Self-serving stance on emails is doing Hillary Clinton no favours

Usborne  in the USA: At the very least, the presidential hopeful seems guilty of poor judgement

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The personal email server that Hillary Clinton used as US Secretary of State is beginning to look like an aircraft’s “black box”. The FBI is examining its every silicon synapse for details of every email she sent, received, saved and trashed. Did any constitute a breach of national security? Democrats are afraid.

Even if she holds off the vigorous challenge of Senator Bernie Sanders from the left and secures the party’s nomination, it is reasonable to ask what kind of shape she will be in come the election, when she will face the Republican pick. Is “Hillary One” merely flying through a patch of turbulence or are we witnessing a crash in motion, possibly a politically fatal one?

In March, Ms Clinton said the “homebrew” server was used for convenience. About 30,000 emails were handed over to the State Department for review, while a similar number that she deemed “personal” were withheld. The latter have since vanished. And the server was wiped clean, a fact Ms Clinton’s personal lawyer, David Kendall, confirmed in a letter to members of a US Senate investigative committee.

Hillary Clinton at a campaign event in New Hampshire on August 10th. Clinton has agreed to hand over her personal email server to the FBI.

Talking to the media in Las Vegas on Tuesday, she admitted that “in retrospect, this didn’t turn out to be convenient at all” and added: “I regret this has become such a cause célèbre.” Pressed on whether she had ordered the server to be wiped clean, she responded sarcastically: “What, like with a cloth or something? Nobody talks to me about it other than you guys.” She meant us lot, the reporters.

To be sure, none of the ongoing investigation is criminal in nature. And she may be right in intimating that most voters have other things to worry about rather than whether or not she breached a few protocols when deciding that the government’s emailing arrangements didn’t suit her. Yet brushing this off as just another Fox News sabotage-Hillary conspiracy gets less easy by the day.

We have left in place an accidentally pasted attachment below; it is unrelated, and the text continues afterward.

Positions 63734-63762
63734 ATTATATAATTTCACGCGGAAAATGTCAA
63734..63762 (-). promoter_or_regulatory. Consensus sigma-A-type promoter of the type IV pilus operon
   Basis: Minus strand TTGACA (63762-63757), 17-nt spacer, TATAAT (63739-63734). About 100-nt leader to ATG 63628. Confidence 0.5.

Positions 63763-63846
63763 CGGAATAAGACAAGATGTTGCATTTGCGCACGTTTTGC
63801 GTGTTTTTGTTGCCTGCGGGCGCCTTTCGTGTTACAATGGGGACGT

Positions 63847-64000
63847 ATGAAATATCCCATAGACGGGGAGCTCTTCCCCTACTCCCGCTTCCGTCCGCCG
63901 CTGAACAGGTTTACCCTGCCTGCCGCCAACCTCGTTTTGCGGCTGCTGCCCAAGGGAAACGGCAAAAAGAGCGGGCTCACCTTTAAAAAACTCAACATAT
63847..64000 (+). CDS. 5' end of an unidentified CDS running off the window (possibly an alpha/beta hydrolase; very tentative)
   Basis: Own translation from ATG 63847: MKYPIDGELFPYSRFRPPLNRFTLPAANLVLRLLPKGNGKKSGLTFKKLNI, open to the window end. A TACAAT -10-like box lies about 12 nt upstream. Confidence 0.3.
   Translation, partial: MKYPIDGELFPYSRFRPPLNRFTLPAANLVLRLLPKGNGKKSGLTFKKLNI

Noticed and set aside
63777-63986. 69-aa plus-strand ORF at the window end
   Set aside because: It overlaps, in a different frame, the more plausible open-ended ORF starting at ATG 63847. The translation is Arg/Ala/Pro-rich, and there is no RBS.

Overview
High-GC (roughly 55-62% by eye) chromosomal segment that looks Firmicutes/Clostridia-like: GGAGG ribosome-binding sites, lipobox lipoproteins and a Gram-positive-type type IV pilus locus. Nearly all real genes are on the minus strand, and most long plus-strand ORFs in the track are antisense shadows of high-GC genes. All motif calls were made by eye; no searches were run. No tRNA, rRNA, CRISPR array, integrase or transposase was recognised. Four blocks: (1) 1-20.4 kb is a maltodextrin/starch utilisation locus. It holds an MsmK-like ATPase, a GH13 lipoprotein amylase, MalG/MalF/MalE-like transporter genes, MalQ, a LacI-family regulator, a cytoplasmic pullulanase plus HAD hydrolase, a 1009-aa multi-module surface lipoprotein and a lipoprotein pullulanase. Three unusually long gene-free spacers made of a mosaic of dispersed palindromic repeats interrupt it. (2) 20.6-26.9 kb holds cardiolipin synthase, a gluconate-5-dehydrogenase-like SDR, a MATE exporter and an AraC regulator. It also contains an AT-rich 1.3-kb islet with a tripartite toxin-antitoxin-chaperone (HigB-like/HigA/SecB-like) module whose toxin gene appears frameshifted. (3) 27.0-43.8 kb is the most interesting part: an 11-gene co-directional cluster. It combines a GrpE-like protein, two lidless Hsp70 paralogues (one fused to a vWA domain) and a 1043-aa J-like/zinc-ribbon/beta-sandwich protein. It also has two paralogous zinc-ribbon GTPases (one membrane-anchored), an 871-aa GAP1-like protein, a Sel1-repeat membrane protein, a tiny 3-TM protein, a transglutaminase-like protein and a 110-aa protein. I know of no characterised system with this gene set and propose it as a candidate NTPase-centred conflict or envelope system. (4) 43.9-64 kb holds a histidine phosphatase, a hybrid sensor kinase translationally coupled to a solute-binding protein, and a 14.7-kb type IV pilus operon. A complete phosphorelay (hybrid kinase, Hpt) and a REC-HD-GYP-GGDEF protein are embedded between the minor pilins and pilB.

The intelligence community’s Inspector General now says he has located two emails containing top-secret material in a sample of 40 that should have been labelled as such and apparently were not. Separately, we learn that an additional 300-odd emails have been flagged for special review in case they too were treated without appropriate caution.

It’s not great that those first two emails seemingly pertained to the ransacking of the US diplomatic post in Benghazi, Libya, that became a blot on her record at the State Department. Republicans who subpoenaed Ms Clinton to hand over all Benghazi emails to their investigating committees are asking precisely when her server was wiped clean. It would be dangerous for her campaign – and there is no evidence of this – if it turned out that the sanitising of the server happened after the subpoenas were issued.

If nothing of the sort happened, Ms Clinton will get through these bumps. Yet we still feel queasy. At the very least, she seems guilty of poor judgement in the handling of sometimes sensitive cables while diplomat-in-chief. She also seems guilty of poor judgement as a candidate. Making jokes about this will offend even some of her most loyal friends. And if there was nothing to hide, why didn’t she hand over everything, including the server, in March?

Here’s what could be really damaging: voters think they know why. It’s because Ms Clinton can’t be trusted. She thinks she is above the law, hence the private server in the first place, and she will be damned before she surrenders to her tormentors even if she knows she will have to eventually. This is how many Americans, even Democrats, have seen Ms Clinton for a long time. The server fandango is simply reinforcing these impressions. That’s why some in the party are already calling Mayday.